Dustin D. Thiesen, 29, died Thursday at his rural Hillsboro residence. He was born Dec. 16, 1984, to Duane D. and Donna K. (Janzen) Thiesen in Newton. He is survived by his father, Duane D. Thiesen of Gainsville, Texas; mother, Donna K. Spoonemore of rural Hillsboro; two sisters, Jamie Spoonemore and Holly Spoonemore of rural Hillsboro; and his companion dog, Duster.


    Georgia Lalouette



  • How did this happen?

    Well, it finally started in earnest. I have avoided the inevitable for so long that I thought I might actually skip the whole thing. Listening to friends try to handle this situation didn’t help because I thought I would remain exempt. Apparently, I would not need to go for a big cover up, so no one would know what really happened. However, now that I seem to have reached that point where the facts are out there for everyone to see, I admit I did think about covering it up. However, the other option is to attack the whole thing with grace and poise and just let the chips fall where they may. I am certainly not the first woman in this situation and I won’t be the last.


    Days of Yore


  • Program presented to Burns seniors

    Twenty-eight Burns senior citizens and friends met April 8 at the Burns Community Building for the monthly meeting and potluck luncheon. Beverly Morgan gave the invocation and all saluted the flag.

  • CDDO meeting is April 21

    The board of directors of the Harvey-Marion County Community Developmental Disability Organization will have its monthly meeting at 4 p.m. April 21 at 500 N. Main St., Suite 204 in Newton. An opportunity for a public forum will be included.

  • Wiens family celebrates Easter

    The family of MaryAnn Wiens celebrated Easter with dinner April 13 at the Hilltop Community Room. Those in attendance from Marion were MaryAnn Weins, Gerald and Jan Wiens, Jennifer Schneider, Don and Janice Hodson, Jeff, Erica and Noah Richmond, Lindsey Richmond and Bryan Grosse and Braylee, Jerry, Loreen and Eli Hett, and guest Frankie Turner.

  • 20th Century Club members bond over sandwiches

    Twenty-one members of 20th Century Club gathered at Zimmerman’s on April 7. The group shared hot ham and cheese sandwiches, salad, and dessert. Teresa Huffman, county economic developer, told the group about ways her office supports existing businesses and tourism in the county.

  • Neo-Century Club learns about knitting

    Members of the Neo-Century Club listened to a program given by Karen Ehrlich, owner of Down on the Corner, about types of needles and yarns April 7 at Hilltop Manor. Hostesses were Suzanne Thole, Lou Roberts, and Lenore Dieter.

  • Leadership group tours schools

    Leadership Marion County class and board members toured county school districts April 3 for Education Day. At each school the group listened to students, teachers, and district leaders about leadership, entrepreneurship, and technology programs.

  • Poverty simulation is May 3

    Circles of Marion County and Families and Communities Together will have a poverty simulation May 3. The event will try to help participants answer the question, “What choices would you make if you had too little time and money to meet your needs?” The event is intended for people age 16 or older.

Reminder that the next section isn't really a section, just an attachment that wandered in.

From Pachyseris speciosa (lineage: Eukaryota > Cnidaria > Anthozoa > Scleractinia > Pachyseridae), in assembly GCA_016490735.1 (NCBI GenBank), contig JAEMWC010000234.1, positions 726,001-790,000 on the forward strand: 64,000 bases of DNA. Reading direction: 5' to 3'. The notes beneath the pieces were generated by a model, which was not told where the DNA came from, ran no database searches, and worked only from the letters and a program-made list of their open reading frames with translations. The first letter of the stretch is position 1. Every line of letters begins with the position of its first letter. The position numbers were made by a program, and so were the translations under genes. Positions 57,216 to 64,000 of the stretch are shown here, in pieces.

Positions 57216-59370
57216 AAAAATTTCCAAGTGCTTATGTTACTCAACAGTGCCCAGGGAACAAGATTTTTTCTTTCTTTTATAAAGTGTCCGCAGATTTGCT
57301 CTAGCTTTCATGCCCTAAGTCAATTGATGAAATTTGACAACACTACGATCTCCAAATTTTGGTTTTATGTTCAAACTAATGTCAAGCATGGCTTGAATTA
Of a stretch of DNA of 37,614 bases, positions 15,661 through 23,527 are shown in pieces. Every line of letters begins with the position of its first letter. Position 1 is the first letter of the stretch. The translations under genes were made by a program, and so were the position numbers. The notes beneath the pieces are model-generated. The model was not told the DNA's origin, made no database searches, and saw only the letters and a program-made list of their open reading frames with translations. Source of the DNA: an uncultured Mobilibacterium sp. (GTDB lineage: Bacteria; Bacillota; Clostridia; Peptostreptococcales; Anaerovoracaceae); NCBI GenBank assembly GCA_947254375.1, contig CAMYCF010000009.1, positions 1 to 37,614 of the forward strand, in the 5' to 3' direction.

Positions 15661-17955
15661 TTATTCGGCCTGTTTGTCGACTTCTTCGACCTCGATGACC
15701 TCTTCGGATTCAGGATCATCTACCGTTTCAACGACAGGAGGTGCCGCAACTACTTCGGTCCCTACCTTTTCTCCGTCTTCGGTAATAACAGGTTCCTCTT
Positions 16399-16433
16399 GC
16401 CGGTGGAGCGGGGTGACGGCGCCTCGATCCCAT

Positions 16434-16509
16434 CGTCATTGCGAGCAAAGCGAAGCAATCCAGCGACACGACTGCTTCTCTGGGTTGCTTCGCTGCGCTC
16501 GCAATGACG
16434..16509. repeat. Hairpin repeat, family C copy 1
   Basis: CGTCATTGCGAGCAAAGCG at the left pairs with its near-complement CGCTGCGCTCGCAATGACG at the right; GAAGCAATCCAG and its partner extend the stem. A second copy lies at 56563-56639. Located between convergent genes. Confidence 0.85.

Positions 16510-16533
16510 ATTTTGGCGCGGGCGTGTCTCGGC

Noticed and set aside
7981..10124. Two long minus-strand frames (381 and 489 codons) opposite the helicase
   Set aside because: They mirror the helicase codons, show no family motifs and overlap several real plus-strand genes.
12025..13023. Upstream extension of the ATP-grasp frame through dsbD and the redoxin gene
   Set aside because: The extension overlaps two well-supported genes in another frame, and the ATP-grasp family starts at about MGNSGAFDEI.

• Lifelong Learning session to discuss history of phrases

    The final Lifelong Learning session of the semester will feature the “Purveyor of the Past” and history teacher Joe Basso. At 9:15 a.m., April 25 in the Wohlgemuth Music Education Center at Tabor College, patrons will learn about the history and origins of several nursery rhymes and everyday expressions.


    Do you date ignore Easter?

    Grandparents attend track meet
  • BURNS:

    Methodist women visit friends


  • Peabody-Burns track athletes getting comfortable

    The Peabody-Burns track teams struggled to score points at the Marion Relays Friday, but coach Brian Lightner said his athletes are better after competing. The boys’ team scored 11 points, placing 11th out of 14 schools. Junior Edmonson set personal records in each of his four events and Cody Partridge lead the team in points with a second place finish in the high jump. Lightner said several athletes had to step in for sick teammates also.

  • Pie throws raise money

    Tabor College students raised $1,500 to provide a water well and other improvements for a ministry in Thailand, and they did it by throwing pies at faculty and staff members. For every dollar students donated, they could throw a whipped cream pie at a professor or staff member.

  • Gymnasts compete at state

    Four of the six gymnasts on the Marion Skywalkers competition team placed at state competition April 5 in Independence. Emily Schafers of Marion placed first in the double-mini and trampoline and second in floor. Trevor Schafers, also of Marion, placed first in all three events. Emily qualified for national competition with her score for double-mini, and Trevor qualified with his trampoline routine.


  • Volunteers help seniors get around

    Al and Gloria Ash of Marion are among a group of volunteers in the county who drive senior citizens to doctor appointments and other appointments, and they say it never feels like a burden. “We enjoy doing this,” Gloria Ash said.

  • Free preventive services offered for seniors on Medicare

    Under the Patient Protection and Affordable Care Act, the government free of charge provides preventive services for those with Medicare insurance. Along with free yearly wellness exams, Medicare recipients can get free screenings for early detection of diseases before there are any symptoms. These screenings include mammograms, colonoscopies, and checks for high blood pressure, diabetes, and high cholesterol. Smokers on Medicare can get free help to kick the habit.